New technology firms typically face an extended period in which they spend money to develop products while generating little or no income. This is referred to in the trade as the “valley of death,” and traversing it usually requires early-stage investments from angel investors or venture capitalists. As the economic conditions make these sources more risk averse, investments are delayed until innovations are closer to becoming actual products. Smaller amounts of capital are often available from special university funds or state programs. These entities will need to fill some of the void left by the shrinkage of early-stage capital if this source of innovation is to remain robust.
Mature corporations conduct the vast majority of their R&D in their own laboratories, but universities can and do make distinctive contributions to corporate innovations through sponsored and collaborative research. Corporate-sponsored academic research registered a rare decrease after the last recession, and we can expect that the current downturn will reproduce this same pattern. In difficult times, firms hunker down and foreshorten their horizons. To counteract under-investment, a good deal of university-industry research collaboration is subsidized by state and federal programs. But, the outlook is particularly grim at the state level.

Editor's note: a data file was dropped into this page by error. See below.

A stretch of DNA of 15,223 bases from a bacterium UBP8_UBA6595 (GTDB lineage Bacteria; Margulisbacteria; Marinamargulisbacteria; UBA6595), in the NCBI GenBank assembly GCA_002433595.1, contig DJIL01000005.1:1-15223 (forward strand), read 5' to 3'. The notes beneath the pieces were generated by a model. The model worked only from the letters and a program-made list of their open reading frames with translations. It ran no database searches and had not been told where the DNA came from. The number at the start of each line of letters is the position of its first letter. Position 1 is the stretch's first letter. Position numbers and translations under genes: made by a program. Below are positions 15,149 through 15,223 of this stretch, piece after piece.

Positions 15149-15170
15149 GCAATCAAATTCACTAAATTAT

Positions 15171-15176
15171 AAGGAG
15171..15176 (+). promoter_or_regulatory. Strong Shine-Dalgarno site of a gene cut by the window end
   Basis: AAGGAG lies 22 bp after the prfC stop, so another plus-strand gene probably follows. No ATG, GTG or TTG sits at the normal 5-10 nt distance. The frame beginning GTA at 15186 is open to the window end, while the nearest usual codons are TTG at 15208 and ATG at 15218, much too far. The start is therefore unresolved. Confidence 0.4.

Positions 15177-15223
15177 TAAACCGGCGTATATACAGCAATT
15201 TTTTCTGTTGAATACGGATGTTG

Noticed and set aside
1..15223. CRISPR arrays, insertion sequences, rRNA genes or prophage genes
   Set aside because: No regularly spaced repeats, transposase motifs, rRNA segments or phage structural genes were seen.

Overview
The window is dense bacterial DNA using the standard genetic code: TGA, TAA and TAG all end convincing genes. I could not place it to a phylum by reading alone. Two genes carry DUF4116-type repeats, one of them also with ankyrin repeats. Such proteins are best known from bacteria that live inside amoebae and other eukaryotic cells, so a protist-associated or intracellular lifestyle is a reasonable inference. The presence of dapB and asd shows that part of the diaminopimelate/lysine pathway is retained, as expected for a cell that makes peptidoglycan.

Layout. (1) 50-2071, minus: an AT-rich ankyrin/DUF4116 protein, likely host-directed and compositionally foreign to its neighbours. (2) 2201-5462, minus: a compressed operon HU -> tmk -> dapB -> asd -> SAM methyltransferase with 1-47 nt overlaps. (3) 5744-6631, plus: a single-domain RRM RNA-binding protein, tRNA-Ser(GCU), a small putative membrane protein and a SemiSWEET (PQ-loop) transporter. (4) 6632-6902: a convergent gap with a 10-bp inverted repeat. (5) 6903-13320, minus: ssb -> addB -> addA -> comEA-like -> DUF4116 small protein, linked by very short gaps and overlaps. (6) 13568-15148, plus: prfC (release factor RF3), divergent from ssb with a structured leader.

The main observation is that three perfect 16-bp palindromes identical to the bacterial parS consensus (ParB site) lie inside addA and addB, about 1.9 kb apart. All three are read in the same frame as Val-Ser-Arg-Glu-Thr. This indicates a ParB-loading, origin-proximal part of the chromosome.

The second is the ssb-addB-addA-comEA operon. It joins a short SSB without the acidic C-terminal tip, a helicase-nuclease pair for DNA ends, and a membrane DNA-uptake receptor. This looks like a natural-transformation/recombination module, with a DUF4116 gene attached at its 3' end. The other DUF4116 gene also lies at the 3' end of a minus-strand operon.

For more than a decade, state governments have been increasing the size and the range of their investments in technology-based economic development. Some programs have encouraged collaborative university-industry research in strategic areas, and most states have found ways to assist university start-ups, since almost three-quarters of these firms remain within their state of origin. Existing state programs are now under severe pressure and new initiatives unlikely. Arizona, facing one of the worst budget shortfalls, has been dismantling a well-conceived plan for building bioscience industries. Cutbacks may be unavoidable, of course, but unfortunately they have been accompanied by outdated rhetoric about “university boondoggles” and “corporate welfare.” Such attempts to discredit the entire endeavor could undermine both past achievements and future efforts.
With the ignominious collapse of the financial industry, it should be evident that the strength of American industry lies with technological innovation — most obviously in software, information technologies, medicine, and advanced materials, but now touching virtually all manufacturing industry. University research provides vital inputs to the innovations that keep American firms on the cutting edge of fiercely competitive fields, and these contributions should not be allowed to atrophy during the current downturn. While the public investment in research seems assured, at least in the short run, it is imperative to maintain our investments in the multiple channels that have made it possible to translate university inventions into products that enhance economic competitiveness and human well-being.
Roger L. Geiger, distinguished professor of higher education at Pennsylvania State University, is co-author with Creso SÃ¡ of Tapping the Riches of Science: Universities and the Promise of Economic Growth,published in January by Harvard University Press.